The White House has been trying to avoid the discussions that have already been taking place in Congress about the nation finding itself in a recession, Rep. Scott Fitzgerald said on Newsmax Thursday.
"If you're a member of Congress, you don't have the luxury of simply sitting back and spinning this," the Wisconsin Republican said on Newsmax's "National Report." "Not only my colleagues that I talked to on the Republican side but Democrats are also concerned because the next round of figures is going to come out right before the November election cycle."
The White House, though, is spinning a new definition of recession, steering away from the traditional definition that describes a recession as having occurred when there are two quarters where the gross domestic product has dropped, said Fitzgerald.
Thursday morning, the Commerce Department reported a 0.9% contraction in the economy, following a 1.6% annual drop in the period from January through March.
The nation's small businesses have already been feeling the pressure over the past 90 days from the economy, said Fitzgerald, and Thursday's news means they will have to act again.
"This is real life versus White House spin," he said. "The president can have press conference after press conference from his basement and tell people, Don't worry. There are other parts of the economy that are strong enough."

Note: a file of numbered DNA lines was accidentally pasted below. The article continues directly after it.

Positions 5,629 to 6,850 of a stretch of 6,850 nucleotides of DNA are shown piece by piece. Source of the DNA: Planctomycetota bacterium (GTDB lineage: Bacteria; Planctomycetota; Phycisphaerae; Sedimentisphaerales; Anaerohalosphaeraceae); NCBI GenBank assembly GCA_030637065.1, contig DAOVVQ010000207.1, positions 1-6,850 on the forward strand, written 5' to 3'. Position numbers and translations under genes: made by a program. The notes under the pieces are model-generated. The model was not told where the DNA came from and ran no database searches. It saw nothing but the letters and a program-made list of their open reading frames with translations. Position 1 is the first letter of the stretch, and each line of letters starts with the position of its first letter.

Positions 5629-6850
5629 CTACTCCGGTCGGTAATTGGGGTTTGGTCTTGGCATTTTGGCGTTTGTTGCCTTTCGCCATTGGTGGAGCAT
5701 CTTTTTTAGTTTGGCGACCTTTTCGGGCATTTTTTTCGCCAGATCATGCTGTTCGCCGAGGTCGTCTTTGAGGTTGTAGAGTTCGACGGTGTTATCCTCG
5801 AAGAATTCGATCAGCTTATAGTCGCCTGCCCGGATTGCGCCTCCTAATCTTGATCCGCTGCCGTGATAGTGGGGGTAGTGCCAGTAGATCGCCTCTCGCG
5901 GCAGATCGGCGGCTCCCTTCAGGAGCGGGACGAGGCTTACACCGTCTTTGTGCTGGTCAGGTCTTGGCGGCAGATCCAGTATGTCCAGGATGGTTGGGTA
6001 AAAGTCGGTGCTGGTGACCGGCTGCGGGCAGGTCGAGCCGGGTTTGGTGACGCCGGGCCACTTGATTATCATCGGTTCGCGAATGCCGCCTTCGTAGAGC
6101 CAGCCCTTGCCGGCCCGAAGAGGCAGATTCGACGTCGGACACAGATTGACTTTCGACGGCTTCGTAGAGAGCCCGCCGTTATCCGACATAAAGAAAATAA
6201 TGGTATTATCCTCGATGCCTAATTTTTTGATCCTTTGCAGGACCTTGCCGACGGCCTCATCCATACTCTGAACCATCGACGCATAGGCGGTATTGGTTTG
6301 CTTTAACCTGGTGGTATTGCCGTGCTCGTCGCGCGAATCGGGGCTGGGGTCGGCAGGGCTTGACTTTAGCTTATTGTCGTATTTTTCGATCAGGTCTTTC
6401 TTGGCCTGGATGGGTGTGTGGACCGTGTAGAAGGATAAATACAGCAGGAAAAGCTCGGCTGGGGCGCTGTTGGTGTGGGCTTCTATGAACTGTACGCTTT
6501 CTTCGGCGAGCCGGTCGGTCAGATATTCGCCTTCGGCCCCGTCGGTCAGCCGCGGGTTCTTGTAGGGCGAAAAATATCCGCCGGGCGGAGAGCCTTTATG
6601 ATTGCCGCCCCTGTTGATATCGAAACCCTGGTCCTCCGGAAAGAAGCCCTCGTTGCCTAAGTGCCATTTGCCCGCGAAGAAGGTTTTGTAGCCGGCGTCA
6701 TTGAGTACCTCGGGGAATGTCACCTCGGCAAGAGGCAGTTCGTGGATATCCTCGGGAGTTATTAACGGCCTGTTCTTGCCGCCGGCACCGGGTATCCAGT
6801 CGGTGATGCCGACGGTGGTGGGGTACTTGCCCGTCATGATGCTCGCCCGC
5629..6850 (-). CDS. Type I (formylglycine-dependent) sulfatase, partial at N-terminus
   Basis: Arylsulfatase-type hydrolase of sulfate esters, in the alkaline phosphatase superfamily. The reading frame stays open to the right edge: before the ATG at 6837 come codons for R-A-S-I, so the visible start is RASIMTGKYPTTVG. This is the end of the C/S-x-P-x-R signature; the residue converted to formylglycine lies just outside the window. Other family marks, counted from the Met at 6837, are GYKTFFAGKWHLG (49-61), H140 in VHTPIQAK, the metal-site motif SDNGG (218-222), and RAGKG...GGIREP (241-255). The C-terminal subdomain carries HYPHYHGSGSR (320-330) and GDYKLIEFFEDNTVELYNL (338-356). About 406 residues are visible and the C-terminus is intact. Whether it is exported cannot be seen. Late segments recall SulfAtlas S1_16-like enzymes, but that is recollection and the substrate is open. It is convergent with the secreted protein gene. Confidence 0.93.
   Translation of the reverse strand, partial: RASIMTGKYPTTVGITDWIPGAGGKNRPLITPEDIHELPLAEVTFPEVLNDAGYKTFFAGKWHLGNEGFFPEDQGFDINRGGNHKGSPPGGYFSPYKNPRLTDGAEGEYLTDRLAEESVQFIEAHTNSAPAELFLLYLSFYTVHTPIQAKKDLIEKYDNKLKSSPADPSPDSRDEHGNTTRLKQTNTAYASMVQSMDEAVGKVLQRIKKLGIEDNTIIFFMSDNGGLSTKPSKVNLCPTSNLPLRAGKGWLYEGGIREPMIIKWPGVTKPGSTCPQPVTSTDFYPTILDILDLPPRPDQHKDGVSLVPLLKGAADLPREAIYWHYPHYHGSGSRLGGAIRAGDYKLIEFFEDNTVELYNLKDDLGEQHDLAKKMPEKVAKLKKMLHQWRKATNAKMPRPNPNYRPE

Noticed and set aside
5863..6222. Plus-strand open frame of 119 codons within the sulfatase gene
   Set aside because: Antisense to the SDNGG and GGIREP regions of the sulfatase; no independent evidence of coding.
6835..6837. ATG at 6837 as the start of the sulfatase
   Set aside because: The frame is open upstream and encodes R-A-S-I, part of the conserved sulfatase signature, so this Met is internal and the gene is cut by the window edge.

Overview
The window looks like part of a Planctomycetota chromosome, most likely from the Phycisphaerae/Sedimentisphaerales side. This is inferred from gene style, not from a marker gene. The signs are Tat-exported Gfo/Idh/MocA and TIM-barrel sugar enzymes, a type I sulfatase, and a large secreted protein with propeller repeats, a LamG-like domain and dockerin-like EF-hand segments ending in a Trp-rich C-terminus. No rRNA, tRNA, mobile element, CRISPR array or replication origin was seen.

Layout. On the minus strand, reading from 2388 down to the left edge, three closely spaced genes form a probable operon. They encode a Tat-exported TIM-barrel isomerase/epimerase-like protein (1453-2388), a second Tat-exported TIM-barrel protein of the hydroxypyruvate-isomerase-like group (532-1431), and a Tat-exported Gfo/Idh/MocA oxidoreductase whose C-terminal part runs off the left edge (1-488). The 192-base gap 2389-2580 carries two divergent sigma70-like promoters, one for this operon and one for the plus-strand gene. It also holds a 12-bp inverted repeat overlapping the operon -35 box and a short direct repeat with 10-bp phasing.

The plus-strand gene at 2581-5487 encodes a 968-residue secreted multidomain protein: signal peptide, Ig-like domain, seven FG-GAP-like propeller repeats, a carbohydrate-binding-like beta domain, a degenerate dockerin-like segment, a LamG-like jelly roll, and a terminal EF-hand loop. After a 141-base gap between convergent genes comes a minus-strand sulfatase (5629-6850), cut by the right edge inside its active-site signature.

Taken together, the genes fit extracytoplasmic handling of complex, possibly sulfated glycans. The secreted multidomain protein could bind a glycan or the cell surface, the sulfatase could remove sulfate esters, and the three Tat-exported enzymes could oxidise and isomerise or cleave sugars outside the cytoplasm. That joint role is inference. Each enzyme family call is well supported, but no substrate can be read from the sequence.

But even the Federal Reserve has proven to be a disappointment, said Fitzgerald.
Wednesday, the Fed raised interest rates by 0.75 percentage points, but with Chairman Jerome Powell's denials of a recession, the Fed is "doing its version of spin," he said.
"Anybody that's had economics 101 would understand is that is absolutely the definition of a recession, and it was unfortunate that Director Powell didn't admit that yesterday," said Fitzgerald.
The congressman also spoke out about Sen. Joe Manchin, D-W.Va., and the announcement that he and Senate Majority Leader Chuck Schumer and Sen. Joe Manchin have reached an expansive agreement on healthcare, climate, and energy issues, and further taxes on higher earners and corporations.
"It looks like Sen. Manchin kind of threw in the towel," said Fitzgerald. "I'm not sure what got him to that point, but let's be honest. This is just another version of Build Back Better … inflation cannot be checked if you keep dumping cash into the economy — government-printed cash — and that's exactly what this is going to result in."
But, at the end of the day, Manchin is a Democrat, and even though he's been a "frustrating figure" to his party, "somehow they got to him. This is a bad deal for America."
Manchin also represents the fossil fuel-rich state of West Virginia, which means that his constituents "may not be so happy with his decision."
Meanwhile, Sen. Kyrsten Sinema, D-Ariz., is remaining "pretty tight-lipped" on the "whole adventure the Democrats have been on now for the last couple of weeks," said Fitzgerald.
"But once again, I think it just underscores the idea that the sooner we can get control in the House," the sooner America can get back on track, said Fitzgerald. "I'm very hopeful that Sen. Ron Johnson is reelected and that the U.S. Senate goes Republican in the fall."
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